According to one example embodiment, and as mentioned above, a single line laser or laser diode may be utilized as the light source 111. The narrowband emission from the laser may be adjusted to match an absorption band of a chemical species of interest. For example, H2O has absorption bands near 1.45 μm, 1.95 μm, and 2.5 μm; CH4 has a absorption band near 1.65 μm; CO has an absorption band near 1.55 μm; C2 has an absorption band near 518 nm; CH has an absorption band near 530 nm; OH has an absorption band near 310 nm, and NO has an absorption band near 226 nm. By matching the light source's 111 emission wavelength to one or more of these absorption wavelengths, and by selecting the proper optical detector 126, a ratio of input to output optical energy can be measured and correlated with the relative concentration of the combustion species of interest.
According to an example embodiment, multiple laser sources 111 202 and multiple corresponding detectors 126 214 may be utilized for measuring multiple combustion species simultaneously, or for more accurately measuring a single combustion species by employing normalizing methods, as will be described subsequently. In one example embodiment, one or more light sources 111 202 may couple into, and may be routed via corresponding optical waveguides 114 214 to a common lens 116 and input port 118, and may utilize co-linear (or roughly parallel) but spatially separated optical paths 204 205 and may exit a common output port 120 and may be detected with corresponding optical detectors 126 214 by virtue of the optical path separations or launch angles. In another example embodiment (not shown in
According to an example embodiment of the invention, the light source 202 may comprise a tunable laser capable of tuning over a spectrum of wavelengths. The tunable laser may enable measuring the absorption spectra of one or more chemical species within the combustor. According to example embodiments, and depicted in
According to another example embodiment of the system employing a tunable laser, such as a chirped laser, a single detector may be utilized to measure the light that has passed through the combustor 102. By relating the tunable laser wavelength change with the detected signal in the time domain, the time-domain signal may be utilized to measure the absorption spectra of the chemical species within the combustor 112 over the wavelength band of interest without utilizing multiple detectors or gratings.
According to example embodiments of the invention, the light source 202, may comprise a wideband optical source, such as an amplified stimulated emission (ASE) source, supercontinuum source, or super luminescent light emitting diode (SLED) source. In these embodiments, photons covering a spectrum of wavelengths within the emission bandwidth of the source may simultaneously interrogate the chemical species within the combustor 102 to produce a combined absorption spectra. According to example embodiments, and with reference to
Also shown in
An example method for measuring chemical species within a combustor 102, and for controlling combustion characteristics based on the measurements will now be described with reference to the flowchart of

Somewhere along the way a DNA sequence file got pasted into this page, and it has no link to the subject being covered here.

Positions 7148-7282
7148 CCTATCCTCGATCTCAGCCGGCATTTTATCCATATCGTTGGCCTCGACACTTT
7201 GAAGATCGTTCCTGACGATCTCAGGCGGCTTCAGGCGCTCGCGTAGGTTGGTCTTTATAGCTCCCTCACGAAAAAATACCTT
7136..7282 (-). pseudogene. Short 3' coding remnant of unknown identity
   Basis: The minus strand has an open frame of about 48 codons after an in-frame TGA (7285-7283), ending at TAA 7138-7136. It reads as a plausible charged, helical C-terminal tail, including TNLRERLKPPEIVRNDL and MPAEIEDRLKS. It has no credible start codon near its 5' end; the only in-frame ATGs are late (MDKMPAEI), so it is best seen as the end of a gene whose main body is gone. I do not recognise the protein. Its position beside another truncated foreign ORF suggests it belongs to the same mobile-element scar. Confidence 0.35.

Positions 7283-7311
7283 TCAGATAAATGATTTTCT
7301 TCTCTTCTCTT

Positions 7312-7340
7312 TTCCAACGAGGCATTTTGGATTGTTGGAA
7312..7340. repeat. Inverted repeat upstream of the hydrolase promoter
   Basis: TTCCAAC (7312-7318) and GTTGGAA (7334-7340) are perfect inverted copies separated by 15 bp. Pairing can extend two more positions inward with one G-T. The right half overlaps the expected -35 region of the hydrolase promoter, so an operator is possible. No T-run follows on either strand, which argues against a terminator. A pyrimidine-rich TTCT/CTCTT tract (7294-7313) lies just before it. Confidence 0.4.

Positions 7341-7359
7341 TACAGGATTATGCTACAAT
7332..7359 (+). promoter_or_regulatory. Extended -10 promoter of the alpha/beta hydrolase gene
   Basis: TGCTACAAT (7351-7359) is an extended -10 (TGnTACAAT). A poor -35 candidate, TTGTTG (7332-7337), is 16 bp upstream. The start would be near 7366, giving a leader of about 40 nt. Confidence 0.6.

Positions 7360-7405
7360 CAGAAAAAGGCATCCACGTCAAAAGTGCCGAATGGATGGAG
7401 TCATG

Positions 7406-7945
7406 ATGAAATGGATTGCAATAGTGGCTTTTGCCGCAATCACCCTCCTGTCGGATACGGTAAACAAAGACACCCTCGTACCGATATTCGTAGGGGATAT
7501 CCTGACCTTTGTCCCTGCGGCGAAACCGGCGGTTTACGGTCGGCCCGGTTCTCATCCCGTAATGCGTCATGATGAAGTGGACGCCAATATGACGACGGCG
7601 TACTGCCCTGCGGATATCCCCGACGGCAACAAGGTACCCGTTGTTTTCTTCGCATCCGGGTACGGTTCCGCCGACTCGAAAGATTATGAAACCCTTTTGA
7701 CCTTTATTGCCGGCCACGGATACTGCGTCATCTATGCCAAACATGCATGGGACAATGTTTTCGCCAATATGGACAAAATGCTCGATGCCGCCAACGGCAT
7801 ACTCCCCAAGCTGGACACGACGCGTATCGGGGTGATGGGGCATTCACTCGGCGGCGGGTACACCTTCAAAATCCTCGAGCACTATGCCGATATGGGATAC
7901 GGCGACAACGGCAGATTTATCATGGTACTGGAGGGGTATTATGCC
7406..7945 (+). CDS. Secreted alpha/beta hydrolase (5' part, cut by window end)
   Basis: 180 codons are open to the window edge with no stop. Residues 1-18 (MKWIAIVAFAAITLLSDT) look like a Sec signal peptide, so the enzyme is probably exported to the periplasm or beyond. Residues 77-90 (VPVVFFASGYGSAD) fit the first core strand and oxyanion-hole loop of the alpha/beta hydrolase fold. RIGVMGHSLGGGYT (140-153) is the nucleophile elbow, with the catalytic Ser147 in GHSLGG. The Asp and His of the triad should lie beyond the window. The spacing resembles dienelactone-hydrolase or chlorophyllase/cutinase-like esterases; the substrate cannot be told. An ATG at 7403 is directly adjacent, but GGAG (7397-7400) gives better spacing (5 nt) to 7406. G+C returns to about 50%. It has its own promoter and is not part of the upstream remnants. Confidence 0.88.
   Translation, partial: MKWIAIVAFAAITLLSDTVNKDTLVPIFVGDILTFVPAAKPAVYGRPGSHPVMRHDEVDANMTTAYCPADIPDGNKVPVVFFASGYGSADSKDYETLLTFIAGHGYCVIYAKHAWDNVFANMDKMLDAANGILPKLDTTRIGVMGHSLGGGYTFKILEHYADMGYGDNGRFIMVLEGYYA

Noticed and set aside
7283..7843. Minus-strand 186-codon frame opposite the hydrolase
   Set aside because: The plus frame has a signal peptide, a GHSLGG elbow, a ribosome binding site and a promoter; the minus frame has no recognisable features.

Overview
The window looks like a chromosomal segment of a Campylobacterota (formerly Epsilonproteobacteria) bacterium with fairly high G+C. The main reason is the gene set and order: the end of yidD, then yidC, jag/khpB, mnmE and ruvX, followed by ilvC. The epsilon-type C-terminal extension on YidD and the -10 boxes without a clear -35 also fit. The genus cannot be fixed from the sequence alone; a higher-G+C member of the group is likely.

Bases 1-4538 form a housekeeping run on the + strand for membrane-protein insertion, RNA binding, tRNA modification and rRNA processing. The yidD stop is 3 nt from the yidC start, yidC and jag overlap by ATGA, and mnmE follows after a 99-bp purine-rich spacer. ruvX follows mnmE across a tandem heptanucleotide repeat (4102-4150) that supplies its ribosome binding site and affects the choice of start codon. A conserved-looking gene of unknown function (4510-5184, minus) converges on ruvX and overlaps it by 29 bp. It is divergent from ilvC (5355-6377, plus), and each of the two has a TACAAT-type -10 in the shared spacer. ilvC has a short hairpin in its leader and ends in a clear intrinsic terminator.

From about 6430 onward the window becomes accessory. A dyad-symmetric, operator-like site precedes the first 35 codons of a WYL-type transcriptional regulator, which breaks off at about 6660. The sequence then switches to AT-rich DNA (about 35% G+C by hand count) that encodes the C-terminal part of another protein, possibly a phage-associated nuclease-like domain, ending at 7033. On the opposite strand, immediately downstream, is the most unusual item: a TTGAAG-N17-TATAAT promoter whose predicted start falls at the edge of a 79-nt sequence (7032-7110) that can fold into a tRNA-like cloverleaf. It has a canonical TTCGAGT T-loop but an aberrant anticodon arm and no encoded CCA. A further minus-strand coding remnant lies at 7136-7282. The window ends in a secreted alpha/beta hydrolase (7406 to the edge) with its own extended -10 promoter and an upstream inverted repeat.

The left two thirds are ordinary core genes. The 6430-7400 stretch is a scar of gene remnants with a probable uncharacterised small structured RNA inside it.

Blocks 308, 310, and 312 indicate that the absorption signal measurement may be normalized to increase the measurement accuracy and sensitivity by measuring the absorption signal and dividing by a normalizing signal. In block 312, according to an example embodiment, the normalizing signal may be produced by measuring a portion of the light from the light source 111 prior to the propagation of the light through the combustor 102. Such a signal may already be available at the light source controller 112 since the typical optical source controllers utilize an internal detector for monitoring the optical power of the light source 111 for feedback control. According to other example embodiments of the invention, the normalizing signal may be obtained using external light splitters and separate detectors (not shown) to capture and detect a portion of the light prior to propagating through the combustor 102. Block 310 indicates that the absorption signal is obtained by directing light through the optical path in the combustor 102, and by measuring the wavelength-varying and/or time-varying absorption signal at one or terminating photodetectors 126 214 216. Block 312 indicates that the normalized measurement signal may be obtained by dividing the absorption signal (numerator) by the normalizing signal (denominator). According to an example embodiment, since the normalizing method may be optional, if the absorption signal is not normalized, then the denominator can be set to 1.
In block 316, the extracted absorption spectra and/or time varying measurement information may be utilized to control and optimize the combustion characteristics of the combustor 102. For example, the extracted combustion parameters may be utilized in a feedback control loop for adjusting the fuel flow, fuel-to-air ratio, fuel distribution among the burners, etc.
Many modifications and other embodiments of the invention will come to mind to one skilled in the art to which this invention pertains having the benefit of the teachings presented in the foregoing descriptions and the associated drawings. Therefore, it is to be understood that the invention is not to be limited to the specific embodiments disclosed and that modifications and other embodiments are intended to be included within the scope of any appended claims. Although specific terms are employed herein, they are used in a generic and descriptive sense only and not for purposes of limitation.
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|U.S. Classification||356/436, 356/432, 60/39.5, 60/773, 356/437, 60/39.24, 60/772|
|Cooperative Classification||F23N2029/00, G01N21/72, F23N5/082, F02D41/1451, F02C9/00, F23N2041/20|
|15 Jun 2009||AS||Assignment|
Owner name: GENERAL ELECTRIC COMPANY, NEW YORK
Free format text: ASSIGNMENT OF ASSIGNORS INTEREST;ASSIGNORS:MCMANUS, KEITH ROBERT;DAVIS, LEWIS BERKLEY, JR.;SIGNING DATES FROM 20090601 TO 20090605;REEL/FRAME:022825/0735
|5 Dec 2016||FPAY||Fee payment|
Year of fee payment: 4